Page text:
And then there were two.
Only two World War II veterans from the 9th Infantry Division attended their reunion this year. The rest of us at the 76th annual event were mostly the widows, sons and daughters of veterans.
We gathered in Fayetteville, North Carolina, last week to dedicate a bronze plaque at Fort Bragg commemorating the division, which became known as the Old Reliables. The men of the 9th, including my dad, trained at that Army base before they deployed to Africa in late 1942.
A military band played patriotic tunes as we approached Bragg’s eternal flame. Uniformed paratroopers stood at attention in the bright sun. We pledged our allegiance and placed commemorative flowers in a wreath. Speakers extolled the 9th’s daring. A single trumpet played taps. The simple, dignified ceremony brought some to tears.
Surviving World War II vets now are in their late 90’s and over 100. The steady loss of these men has been inevitable, but that hasn’t made it any easier. Now, younger men who served in the 9th in Vietnam are replacing them.
The World War II vet in the photo above is Jack Dauner. He sits next to a stone memorial for the 9th dedicated in 1982, located near Bragg’s Main Post Parade Field. Other photos show the new bronze plaque, the military band and a group of widows and vets.
The first time I attended a 9th Infantry Division Association reunion wasn’t until 2008. I was in the middle of doing research for my novel, SECRET BATTLES, when I learned that the group soon would meet at an Orlando hotel near my home. I crashed the event, hoping to fill in the many gaps in my knowledge.
My research had been slow-going until then, other than the war letters and journals my father left me. The 9th had been deactivated in 1991 and my father died the following year. I could find little about the unit online and nothing about the medical clearing company in which my father served.
At the 2008 reunion, I spent hours in the hospitality room quizzing veterans and their families. I went from table to table asking the veterans if any of them knew my father. I knew I was being hopelessly optimistic. My father had been a lowly private. A surgical technician. Of the more than 10,000 men who had served in the 9th in World War II, only a two or three dozen, at most, were there that afternoon.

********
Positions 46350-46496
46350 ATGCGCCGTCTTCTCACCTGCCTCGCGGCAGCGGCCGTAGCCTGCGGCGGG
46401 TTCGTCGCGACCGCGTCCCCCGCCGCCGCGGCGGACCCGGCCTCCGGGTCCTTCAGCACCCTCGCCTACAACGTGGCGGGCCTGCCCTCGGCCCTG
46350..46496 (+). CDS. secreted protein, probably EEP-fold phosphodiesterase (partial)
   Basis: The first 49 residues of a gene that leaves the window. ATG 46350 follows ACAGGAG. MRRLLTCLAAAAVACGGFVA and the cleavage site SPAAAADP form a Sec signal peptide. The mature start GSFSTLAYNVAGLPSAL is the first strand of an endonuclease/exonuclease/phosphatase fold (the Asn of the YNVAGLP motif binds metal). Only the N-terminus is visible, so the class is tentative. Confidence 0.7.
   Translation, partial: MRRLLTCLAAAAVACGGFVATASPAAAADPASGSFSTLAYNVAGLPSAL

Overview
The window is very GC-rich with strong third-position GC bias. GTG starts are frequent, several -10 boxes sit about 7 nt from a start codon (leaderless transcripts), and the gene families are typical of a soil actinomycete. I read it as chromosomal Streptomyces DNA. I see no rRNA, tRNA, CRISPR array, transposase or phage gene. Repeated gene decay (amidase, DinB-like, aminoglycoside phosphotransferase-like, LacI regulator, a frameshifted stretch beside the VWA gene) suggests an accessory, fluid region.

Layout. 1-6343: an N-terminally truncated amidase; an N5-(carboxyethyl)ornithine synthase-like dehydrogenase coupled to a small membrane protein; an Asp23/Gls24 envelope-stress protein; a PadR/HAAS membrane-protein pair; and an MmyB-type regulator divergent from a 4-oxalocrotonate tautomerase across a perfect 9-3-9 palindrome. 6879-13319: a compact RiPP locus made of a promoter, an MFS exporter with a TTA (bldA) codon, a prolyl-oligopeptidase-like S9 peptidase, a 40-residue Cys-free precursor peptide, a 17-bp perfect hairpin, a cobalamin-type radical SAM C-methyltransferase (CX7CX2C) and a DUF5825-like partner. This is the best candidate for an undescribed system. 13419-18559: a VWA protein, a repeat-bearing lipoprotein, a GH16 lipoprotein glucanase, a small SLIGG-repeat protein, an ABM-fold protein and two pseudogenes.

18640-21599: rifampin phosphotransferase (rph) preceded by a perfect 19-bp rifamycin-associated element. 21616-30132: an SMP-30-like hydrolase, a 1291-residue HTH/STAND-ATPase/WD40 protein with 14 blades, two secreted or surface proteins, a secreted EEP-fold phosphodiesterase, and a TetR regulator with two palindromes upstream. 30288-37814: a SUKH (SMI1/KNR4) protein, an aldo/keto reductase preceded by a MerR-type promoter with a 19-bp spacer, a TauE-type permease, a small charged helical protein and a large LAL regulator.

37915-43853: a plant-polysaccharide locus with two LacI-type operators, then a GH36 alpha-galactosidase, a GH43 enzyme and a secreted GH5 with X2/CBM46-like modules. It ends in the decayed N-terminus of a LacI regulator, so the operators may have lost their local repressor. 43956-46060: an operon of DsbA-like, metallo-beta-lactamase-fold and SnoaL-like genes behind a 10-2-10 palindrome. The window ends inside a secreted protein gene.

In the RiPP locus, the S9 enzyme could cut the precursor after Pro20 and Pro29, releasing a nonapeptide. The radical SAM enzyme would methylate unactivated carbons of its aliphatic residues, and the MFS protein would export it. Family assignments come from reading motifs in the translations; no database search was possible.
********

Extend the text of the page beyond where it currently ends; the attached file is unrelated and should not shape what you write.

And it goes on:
Then, at the last table, one man turned around and said, “I knew him!” At first, I thought he was teasing me. A lot of vets that day enjoyed doing that. Then the man, Herb Stern, described my father. I realized he not only knew my dad but had served with him in the same medical company. They had corresponded after the war. They were friends.
What are the odds?
Herb Stern became an invaluable source of information. Whenever I wanted to check a detail, I called him. What did the surgery tent look like? Did it have a dirt floor? How many men worked there? What was the Nordhausen labor camp like?
Herb couldn’t attend the reunion this year for health reasons, but an interview with him was played the first night. He was a charter member of the Ninth Infantry Division Association when it formed immediately after the war in 1945.
During the war, he handled administrative duties for the clearing company as its clerk. But that’s not all he did. As soon as the Army discovered that Herb, a native of Germany, spoke flawless English, German and French, his side job soon became interrogating German prisoners captured near the front. My novel has a company clerk character, but I’ve told Herb it could bear no resemblance to him. The minute I let a hint of him into my book, I said, his own remarkable story would overtake it.
Herb, who turns 102 this month, lives in Austin, Texas. He is as witty and bright as ever. I feel fortunate to call him a friend.
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